The suction head 18 is then elevated by the actuator 22 and the carriage 9 returned to its initial position over the conveyor 2 by press button control.
During the initial movement of the carriage 9 to the upper broken line position in FIG. 6, the cam 38 strikes the roller 39 and resets the stop member 8 as soon as the suction-held cans moved by the carriage are clear. Thus, while the operations of depositing the cans onto the pallet 43 and returning the suction head 18 and carriage 9 to initial positions are being performed, further cans are being carried by the conveyor 2, to build up or marshal against the stop member 8 in the same manner as previously described and the whole sequence of operations repeated to deposit further layers of cans and build up a stack on the pallet 43.
To ensure accurate depositing of the cans onto the pallet 43 and the stack of cans being built up in the space 13, the suction head 18 may be guided in its vertical movement by appropriate guide means. Said means may consist of spaced rollers 44 on one end of the suction head running upon a short vertical rod 45 carried by thecarriage 9. Said short rod 45 is arranged to axially align with a vertical guide rod 46 in the space 13, see FIG. 6, so that the rollers 24 of the suction head roll from the short rod 45 onto the aligned guide rod 46. The downward depositing movement of the suction head 18 is thus accurately guided.
The stack oflayers of cans built on the pallet 43 in the space 13 can be removed from time to time as required by means of a forklift truck or other means The apparatus will be found very effective in use and considerably reduces the labor required in palletizing cans of fruit while also greatly expediting operations.
Instead of effecting the various operations of the apparatus by manual button control, as described, it is possible to carry out the entire cycle of operations automatically in required sequence. This may be effected by means such as a sequence timer which electrically controls the operations of the actuators 15, 22 and 37 and the application and cutoff of the suction to the suction cups 19. The operation of such sequence timer may be automatically initiated by operation of the switch 28.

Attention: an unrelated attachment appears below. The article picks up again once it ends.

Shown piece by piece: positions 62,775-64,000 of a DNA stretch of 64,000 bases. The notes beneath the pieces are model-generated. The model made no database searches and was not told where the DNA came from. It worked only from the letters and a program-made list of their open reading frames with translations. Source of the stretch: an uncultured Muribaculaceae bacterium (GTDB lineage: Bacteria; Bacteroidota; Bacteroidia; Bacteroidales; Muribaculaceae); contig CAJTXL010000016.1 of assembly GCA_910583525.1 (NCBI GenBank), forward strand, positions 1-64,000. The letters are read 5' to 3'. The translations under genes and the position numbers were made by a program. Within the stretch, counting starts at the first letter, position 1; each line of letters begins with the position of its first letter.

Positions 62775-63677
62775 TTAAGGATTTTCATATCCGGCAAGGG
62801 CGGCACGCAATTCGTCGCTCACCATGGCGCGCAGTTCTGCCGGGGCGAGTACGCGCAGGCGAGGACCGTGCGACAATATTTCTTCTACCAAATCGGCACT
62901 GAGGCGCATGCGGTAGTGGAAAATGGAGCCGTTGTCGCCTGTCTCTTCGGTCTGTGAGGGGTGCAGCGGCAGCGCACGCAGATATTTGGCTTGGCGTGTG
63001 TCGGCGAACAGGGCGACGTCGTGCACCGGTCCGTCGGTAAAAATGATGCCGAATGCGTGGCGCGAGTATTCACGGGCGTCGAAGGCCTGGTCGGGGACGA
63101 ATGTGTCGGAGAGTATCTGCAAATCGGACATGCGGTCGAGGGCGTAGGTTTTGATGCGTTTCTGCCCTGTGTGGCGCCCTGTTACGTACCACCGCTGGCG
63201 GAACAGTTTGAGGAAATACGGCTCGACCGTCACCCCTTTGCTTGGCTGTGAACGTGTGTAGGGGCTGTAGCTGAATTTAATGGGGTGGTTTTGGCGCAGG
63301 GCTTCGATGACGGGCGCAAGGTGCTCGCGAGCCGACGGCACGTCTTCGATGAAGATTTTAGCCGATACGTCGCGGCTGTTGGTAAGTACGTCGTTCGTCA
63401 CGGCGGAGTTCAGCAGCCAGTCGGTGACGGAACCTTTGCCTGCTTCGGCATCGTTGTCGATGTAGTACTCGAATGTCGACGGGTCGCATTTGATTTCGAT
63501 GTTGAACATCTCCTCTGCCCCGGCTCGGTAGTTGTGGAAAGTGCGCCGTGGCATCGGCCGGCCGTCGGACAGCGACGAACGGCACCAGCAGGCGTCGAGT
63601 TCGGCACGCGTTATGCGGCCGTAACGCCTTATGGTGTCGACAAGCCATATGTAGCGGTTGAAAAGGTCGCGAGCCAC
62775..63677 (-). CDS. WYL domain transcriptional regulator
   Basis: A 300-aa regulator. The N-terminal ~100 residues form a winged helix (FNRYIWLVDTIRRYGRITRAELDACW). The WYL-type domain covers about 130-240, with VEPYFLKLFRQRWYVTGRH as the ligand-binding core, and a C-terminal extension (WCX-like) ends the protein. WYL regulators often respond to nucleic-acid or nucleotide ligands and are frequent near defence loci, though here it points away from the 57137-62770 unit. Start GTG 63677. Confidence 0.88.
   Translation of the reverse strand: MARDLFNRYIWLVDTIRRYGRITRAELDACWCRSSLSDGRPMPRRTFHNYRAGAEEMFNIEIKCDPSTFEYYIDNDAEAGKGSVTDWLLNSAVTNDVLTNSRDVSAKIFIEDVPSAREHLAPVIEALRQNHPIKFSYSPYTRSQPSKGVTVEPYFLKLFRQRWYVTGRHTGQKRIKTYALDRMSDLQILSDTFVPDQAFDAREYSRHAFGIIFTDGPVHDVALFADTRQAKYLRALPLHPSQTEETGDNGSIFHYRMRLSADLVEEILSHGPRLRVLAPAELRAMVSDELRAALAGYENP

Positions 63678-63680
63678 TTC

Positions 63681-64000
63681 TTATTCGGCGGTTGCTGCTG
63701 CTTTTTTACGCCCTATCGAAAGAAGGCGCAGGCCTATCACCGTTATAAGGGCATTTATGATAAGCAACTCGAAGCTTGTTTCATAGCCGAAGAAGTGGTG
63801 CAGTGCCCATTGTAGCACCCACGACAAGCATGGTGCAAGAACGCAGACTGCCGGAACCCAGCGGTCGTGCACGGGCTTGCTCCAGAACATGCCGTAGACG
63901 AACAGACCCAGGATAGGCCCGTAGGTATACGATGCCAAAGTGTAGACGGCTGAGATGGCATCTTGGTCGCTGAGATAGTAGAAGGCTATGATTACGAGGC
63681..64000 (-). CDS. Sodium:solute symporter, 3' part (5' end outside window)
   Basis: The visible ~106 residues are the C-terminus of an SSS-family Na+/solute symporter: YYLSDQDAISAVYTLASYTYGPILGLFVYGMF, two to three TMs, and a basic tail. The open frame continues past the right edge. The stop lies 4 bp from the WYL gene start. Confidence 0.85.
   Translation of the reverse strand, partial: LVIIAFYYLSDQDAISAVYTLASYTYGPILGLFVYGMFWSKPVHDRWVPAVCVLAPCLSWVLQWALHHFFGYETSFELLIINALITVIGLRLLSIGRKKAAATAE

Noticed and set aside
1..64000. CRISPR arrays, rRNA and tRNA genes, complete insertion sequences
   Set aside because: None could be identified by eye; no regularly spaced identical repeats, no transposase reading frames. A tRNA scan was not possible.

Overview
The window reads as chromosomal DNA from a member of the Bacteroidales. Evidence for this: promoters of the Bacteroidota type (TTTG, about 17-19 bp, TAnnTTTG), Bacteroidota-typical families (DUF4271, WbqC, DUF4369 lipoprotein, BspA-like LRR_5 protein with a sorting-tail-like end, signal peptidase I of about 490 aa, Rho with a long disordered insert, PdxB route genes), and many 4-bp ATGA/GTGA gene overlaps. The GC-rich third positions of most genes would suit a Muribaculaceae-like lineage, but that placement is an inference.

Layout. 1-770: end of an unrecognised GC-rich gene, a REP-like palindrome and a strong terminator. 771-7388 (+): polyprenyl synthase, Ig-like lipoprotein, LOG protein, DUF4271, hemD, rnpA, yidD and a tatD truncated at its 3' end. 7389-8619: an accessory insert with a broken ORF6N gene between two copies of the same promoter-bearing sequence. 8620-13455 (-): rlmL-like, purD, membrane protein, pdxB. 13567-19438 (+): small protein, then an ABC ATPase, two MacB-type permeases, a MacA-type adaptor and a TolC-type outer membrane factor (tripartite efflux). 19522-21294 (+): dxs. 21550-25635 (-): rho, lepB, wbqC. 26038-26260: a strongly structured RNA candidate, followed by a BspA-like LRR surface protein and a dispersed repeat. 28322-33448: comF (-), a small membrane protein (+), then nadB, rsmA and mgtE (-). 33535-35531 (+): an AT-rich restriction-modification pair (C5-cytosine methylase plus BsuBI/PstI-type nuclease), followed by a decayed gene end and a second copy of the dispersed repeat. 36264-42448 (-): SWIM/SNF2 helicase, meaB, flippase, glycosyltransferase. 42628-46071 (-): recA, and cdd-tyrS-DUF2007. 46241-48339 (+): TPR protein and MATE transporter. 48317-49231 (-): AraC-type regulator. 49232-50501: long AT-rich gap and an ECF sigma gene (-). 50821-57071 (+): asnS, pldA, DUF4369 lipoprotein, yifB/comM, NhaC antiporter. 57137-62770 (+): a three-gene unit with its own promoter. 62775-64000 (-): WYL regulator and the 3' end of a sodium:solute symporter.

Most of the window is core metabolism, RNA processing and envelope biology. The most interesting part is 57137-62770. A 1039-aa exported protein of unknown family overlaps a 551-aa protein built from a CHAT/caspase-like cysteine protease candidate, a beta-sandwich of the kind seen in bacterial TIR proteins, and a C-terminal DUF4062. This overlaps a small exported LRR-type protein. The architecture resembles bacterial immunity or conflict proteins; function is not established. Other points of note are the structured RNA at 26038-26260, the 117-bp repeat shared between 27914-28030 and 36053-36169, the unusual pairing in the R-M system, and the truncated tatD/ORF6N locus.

1. Apparatus for palletizing cans or similar containers comprising, in combination, support means; a retractable stop member mounted on said support means movable between an active position and an inactive position; conveyor means for marshalling containers against said stop member while the latter is in said active position; a carriage mounted on said support means movable horizontally from a pickup position located over the marshalled containers to a depositing position; a suction head carried by said carriage and having suction cups; means for engaging said suction cups with the containers while said carriage is at said pickup position so that the containers are gripped by said suction cups; means for horizontally moving said carriage with said suction heads and gripped containers to the depositing position; means for releasing said stop member before said carriage is moved to said depositing position so that said stop member will move to its inactive position during movement of said carriage and the gripped containers to said depositing position, said means for releasing said stop member comprising a member retained in a position to hold said stop member in said active position and an actuator for releasing said retained member to release said stop member; means for resetting said retained member to hold said stop member in said active position and comprising a cam on said carriage acting to reset said retained member while said carriage is being moved from said pickup to said depositing position; and means for lowering said suction head when said carriage is in said depositing position to deposit the containers onto a pallet and to build up successive layers of containers in a palletized stack.
2. Apparatus as claimed in claim I wherein the means for moving the carriage comprise actuators operated by fluid